• Bluetooth telephone handset in a glove (you, too, can be Bob Newhart)
  • Joost: remote control of your TIVO via the Internet
  • VW Van toy that plays an LP by driving around in circles on the platter

Extreme Makeover: Mobile Edition
Moderator: Dave Ulmer – Sr. Director of Entertainment Products, Motorola

Panelists: Julie Lee, VP of Sales/Licensing for Universal Music Mobile
Adam Mirabella, SVP & GM, U.S. Digital Sales, Sony BMG Entertainment
Mark Nagel, Director of Entertainment Services, Cingular
Richard Winn, Manager of Artist Development, Zune, Microsoft Corp.

  • $600M in ringtone sales in the US last year, $2B worldwide (compare with 1B total iTunes downloads @ $0.99)
  • Streaming video is the major growth area for mobile phone providers
  • 1/3 of new devices are expected to be 3G-capable
  • Mobile-to-mobile file/music sharing as a workaround to DRM downloading limits

Social Networking…The Real Deal
Moderator: Jay Frank, Head of Programming & Label Relations, Yahoo! Music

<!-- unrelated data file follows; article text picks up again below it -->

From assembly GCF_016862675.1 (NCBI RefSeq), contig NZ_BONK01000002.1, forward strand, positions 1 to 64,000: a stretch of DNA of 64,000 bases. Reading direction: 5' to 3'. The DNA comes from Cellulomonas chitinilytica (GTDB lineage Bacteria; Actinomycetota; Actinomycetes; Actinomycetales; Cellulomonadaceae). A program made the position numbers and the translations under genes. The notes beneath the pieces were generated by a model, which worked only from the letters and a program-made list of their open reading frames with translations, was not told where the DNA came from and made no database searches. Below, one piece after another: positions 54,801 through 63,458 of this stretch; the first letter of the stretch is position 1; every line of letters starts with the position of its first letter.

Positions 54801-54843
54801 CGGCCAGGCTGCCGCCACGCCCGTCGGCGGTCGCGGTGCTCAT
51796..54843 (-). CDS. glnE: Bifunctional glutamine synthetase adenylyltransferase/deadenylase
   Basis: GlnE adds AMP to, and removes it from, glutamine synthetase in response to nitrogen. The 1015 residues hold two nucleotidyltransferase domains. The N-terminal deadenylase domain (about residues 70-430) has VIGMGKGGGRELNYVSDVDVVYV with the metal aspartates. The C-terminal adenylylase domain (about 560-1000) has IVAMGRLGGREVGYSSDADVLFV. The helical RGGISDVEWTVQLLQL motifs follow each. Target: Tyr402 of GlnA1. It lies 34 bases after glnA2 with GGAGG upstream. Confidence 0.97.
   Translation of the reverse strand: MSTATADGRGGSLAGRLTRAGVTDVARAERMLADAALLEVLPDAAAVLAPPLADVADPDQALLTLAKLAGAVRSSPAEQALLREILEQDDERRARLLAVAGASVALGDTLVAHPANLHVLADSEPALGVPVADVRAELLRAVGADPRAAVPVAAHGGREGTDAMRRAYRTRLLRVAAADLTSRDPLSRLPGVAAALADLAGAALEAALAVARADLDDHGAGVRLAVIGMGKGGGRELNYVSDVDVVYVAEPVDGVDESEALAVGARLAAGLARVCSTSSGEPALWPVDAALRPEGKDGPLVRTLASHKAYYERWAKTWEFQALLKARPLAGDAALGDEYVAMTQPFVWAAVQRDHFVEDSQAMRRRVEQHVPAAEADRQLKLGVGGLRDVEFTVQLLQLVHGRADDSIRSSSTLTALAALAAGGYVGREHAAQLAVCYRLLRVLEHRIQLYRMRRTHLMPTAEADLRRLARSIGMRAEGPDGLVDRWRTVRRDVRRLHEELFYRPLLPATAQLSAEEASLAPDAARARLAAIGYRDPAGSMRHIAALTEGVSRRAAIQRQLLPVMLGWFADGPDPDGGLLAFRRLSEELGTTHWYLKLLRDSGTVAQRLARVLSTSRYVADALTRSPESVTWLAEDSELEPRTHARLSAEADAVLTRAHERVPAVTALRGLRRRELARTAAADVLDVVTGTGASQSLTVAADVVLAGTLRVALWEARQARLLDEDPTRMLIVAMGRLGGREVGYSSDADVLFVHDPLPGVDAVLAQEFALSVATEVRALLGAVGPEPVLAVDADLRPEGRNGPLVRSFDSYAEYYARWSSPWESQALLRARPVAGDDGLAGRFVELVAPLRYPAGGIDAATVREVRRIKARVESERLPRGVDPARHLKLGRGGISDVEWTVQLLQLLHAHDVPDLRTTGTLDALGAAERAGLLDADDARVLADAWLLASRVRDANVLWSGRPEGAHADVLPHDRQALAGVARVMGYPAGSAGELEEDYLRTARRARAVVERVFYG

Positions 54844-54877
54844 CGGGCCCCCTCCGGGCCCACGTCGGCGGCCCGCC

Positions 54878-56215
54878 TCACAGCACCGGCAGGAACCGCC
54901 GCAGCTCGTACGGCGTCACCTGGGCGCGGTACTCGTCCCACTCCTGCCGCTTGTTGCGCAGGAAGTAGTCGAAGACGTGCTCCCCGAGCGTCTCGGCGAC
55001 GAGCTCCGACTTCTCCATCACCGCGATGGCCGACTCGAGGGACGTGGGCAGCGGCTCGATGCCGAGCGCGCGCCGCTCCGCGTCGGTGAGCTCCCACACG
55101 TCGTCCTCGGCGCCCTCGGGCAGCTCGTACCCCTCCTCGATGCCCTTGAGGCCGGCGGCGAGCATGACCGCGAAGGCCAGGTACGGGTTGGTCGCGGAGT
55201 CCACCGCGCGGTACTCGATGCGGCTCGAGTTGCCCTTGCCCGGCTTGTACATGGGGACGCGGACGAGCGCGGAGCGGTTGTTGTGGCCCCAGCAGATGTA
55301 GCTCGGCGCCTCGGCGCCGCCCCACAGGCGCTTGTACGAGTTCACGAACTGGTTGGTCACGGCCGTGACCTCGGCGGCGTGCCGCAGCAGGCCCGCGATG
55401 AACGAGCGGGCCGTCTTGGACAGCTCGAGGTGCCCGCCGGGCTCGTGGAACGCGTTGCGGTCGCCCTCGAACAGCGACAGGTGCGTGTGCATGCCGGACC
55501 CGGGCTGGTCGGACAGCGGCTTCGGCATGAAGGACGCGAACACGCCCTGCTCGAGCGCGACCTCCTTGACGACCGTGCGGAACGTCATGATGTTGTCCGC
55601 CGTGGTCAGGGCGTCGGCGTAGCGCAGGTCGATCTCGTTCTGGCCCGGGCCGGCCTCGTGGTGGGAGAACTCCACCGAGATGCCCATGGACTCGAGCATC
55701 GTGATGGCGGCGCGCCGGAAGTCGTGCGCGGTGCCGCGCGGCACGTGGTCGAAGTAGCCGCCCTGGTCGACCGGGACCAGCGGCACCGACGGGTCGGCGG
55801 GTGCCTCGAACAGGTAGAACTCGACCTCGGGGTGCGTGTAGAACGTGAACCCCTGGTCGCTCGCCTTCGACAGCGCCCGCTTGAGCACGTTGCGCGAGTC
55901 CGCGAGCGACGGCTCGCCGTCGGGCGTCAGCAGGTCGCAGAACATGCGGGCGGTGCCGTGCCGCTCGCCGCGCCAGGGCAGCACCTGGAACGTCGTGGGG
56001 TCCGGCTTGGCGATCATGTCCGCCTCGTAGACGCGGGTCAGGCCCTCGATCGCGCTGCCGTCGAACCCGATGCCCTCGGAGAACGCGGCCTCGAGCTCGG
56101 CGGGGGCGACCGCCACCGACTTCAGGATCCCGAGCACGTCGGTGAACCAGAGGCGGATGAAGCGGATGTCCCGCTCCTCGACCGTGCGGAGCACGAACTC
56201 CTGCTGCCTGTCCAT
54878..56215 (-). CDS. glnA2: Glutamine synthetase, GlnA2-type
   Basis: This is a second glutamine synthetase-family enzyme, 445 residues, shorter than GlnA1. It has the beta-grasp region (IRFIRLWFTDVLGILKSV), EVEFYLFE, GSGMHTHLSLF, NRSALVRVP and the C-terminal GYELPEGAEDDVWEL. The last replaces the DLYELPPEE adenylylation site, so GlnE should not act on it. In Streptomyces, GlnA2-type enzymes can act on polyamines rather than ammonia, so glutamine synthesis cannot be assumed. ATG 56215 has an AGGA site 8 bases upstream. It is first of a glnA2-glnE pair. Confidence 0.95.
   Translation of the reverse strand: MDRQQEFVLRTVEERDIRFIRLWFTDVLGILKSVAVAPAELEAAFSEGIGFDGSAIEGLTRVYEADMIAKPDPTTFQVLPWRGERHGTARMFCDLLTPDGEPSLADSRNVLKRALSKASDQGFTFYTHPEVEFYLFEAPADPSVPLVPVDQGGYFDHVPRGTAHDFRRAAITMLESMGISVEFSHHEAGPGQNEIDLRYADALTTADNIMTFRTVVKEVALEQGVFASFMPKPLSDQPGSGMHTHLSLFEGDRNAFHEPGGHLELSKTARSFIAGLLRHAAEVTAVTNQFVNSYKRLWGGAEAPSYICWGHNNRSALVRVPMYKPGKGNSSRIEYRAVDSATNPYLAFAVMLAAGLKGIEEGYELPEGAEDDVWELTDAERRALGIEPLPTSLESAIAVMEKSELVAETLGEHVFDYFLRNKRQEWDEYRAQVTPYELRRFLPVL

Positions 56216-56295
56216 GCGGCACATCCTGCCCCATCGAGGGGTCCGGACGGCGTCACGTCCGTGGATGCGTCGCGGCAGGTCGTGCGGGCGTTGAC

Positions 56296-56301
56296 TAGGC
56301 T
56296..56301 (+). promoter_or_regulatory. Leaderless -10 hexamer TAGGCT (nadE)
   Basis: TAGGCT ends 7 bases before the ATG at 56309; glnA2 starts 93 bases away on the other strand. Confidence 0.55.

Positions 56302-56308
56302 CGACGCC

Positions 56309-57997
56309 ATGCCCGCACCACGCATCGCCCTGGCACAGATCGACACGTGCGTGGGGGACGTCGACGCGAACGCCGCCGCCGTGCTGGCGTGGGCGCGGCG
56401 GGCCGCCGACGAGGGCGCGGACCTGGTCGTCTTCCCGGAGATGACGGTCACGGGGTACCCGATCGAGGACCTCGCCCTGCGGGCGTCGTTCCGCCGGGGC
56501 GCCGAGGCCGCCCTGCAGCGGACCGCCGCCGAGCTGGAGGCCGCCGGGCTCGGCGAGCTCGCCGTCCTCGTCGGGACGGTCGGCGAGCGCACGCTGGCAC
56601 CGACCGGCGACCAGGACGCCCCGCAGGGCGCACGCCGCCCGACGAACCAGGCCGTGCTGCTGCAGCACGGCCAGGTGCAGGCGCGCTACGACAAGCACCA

Panelists: Pinky Gonzales, Managing Partner Echomusic
Brian Peterson, Associate Director of Interactive Marketing for Provident
Music Group / Sony BMG
Cassie Petrey, New Media, Warner Bros. Nashville
also joined by two Belmont students

  • Think of MySpace as an online MS Outlook, ie, a tool for managing communications
  • Appearance & impressions still count; kids will actually look at a profile to see if a potential new contact or band seem interesting
  • Not effective for bands/musicians to ask to be online friends – just be there and they can come to you
  • Students seem to use them more for local music than for national touring acts
  • Use MySpace for music more than FaceBook
  • What’s next, when MySpace gets too homogenized?

Editor’s note: We encourage anyone else who was in attendance to share their feedback via our Comments. Likewise, anyone who might wish to take exception to Archie’s impression is invited to comment.